Eat Like A Local In New Orleans

Words By Nevin Martell, The Washington Post

Everybody in New Orleans has an opinion about where you should eat. Ask a dozen locals and you are likely to get a dozen different answers. Mention where you just had a great experience and they’ll probably say, ‘Well, that’s pretty good, but you really should have gone to . . .’

If you want to fall off the diet wagon, there are few places to tumble more gracefully than Elizabeth’s Restaurant in the Bywater. The ever-energetic corner eatery has a funky, homespun vibe and is decked out with plenty of colourful alterna-folk art from painter Dr. Bob. Chef Bryon Peck specialises in gut-busting comfort food with a Nawlins twist. A perfect example is his sweet and swiney praline bacon appetiser, which is even more decadent than it sounds. Other top-of-the-morning starters include boudin balls with Creole mustard dipping sauce, fried green tomatoes with a classic rémoulade and calas, the deep-fried balls of sweet rice.

 

A few blocks south of the touristy hustle and bustle of Magazine Street, Domilise’s Po-Boy and Bar is worth the detour. Grab a number on the counter next to the front door, then hover near the tables to see if you can score one. At the very least, you can grab an icy draft Abita from the bar. The sub-style sandos are huge, so a small will suffice for all but the most gluttonous diners.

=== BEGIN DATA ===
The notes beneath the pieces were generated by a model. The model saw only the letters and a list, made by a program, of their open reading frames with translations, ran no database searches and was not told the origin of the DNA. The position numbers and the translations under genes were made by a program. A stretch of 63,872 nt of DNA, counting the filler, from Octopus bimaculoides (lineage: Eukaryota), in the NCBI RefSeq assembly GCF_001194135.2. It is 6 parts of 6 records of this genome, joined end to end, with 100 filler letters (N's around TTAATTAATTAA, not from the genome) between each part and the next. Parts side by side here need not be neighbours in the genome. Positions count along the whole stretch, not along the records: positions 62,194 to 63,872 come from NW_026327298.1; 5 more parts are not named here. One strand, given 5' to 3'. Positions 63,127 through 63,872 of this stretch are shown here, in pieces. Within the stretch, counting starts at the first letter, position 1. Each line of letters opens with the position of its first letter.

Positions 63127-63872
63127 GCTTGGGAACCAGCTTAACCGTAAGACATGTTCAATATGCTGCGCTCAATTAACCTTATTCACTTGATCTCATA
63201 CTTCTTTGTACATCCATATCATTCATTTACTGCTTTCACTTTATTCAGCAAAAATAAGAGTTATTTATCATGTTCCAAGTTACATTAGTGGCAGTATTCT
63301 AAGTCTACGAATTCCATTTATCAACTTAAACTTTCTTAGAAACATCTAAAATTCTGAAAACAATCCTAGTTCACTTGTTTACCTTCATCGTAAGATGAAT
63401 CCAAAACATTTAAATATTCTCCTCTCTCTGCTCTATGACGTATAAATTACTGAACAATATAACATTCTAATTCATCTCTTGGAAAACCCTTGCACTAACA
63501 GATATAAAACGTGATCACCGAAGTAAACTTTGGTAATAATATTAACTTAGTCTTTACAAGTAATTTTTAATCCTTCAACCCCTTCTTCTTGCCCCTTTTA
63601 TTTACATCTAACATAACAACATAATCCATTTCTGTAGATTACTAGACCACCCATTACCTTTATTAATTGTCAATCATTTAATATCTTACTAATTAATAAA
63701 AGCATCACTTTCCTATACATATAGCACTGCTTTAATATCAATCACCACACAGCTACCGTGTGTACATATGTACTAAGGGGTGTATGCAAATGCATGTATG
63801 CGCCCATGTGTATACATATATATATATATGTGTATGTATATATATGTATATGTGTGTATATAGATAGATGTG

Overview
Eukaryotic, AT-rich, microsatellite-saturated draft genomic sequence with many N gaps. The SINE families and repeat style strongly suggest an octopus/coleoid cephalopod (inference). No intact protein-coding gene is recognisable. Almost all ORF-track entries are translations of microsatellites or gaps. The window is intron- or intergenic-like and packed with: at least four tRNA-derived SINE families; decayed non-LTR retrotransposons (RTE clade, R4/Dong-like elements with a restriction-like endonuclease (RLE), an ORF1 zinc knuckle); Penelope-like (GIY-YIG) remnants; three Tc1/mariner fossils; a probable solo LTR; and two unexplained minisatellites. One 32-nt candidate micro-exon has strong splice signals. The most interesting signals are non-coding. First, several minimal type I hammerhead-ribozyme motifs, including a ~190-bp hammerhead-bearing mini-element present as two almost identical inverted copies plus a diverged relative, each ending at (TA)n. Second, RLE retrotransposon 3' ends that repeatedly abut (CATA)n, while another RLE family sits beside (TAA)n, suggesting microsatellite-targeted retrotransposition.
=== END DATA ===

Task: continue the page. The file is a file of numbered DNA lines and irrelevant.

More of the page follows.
Poached eggs, Hollandaise, hash browns and cornmeal crusted oysters at Elizabeth’s Restaurant. Image: Nevin Martell for The Washington Post.

 

Po’ boys come packed with a variety of options, including hot, smoked sausage split down the middle, fried oysters, fried shrimp and fried catfish. Enjoy a new take on Old World traditions at Domenica, a Neapolitan-inspired pizzeria and trattoria presided over by executive chef Michael Wilson inside the Roosevelt Hotel in the Central Business District. Veg-centric starters are a revelation. A full head of cauliflower is poached tender and finished in the oven until the tips of the florets begin to caramelise. It comes skewered with a steak knife to cut it up, then you slather on super-smooth, whipped Bulgarian feta – topped with Aleppo pepper – for a hit of heat. Flash-fried Tuscan kale, dressed up with sweet Saba vinegar and lemon juice, is tossed with pine nuts, shaved shallots and cherry tomatoes.

 

Pizzas are fired in an oven powered by pecan and oak woods with a gas assist, which creates charred bubbles on the edges while keeping the dough pleasantly pliable. There are plenty of pastas on hand as well, including seasonal specials and year-round favorites such as rigatoni with a spicy tomato sauce; ceppo lavished with braised rabbit and porcini ragout; and a hearty rectangle of porky lasagna that practically weeps bechamel sauce. The check arrives with complimentary, espresso-pepped, chocolate-chip-packed brutti ma buoni (ugly but good) cookies, which are addictive and alone worth the visit.

 

Featured Image: Ron Dauphin, Unsplash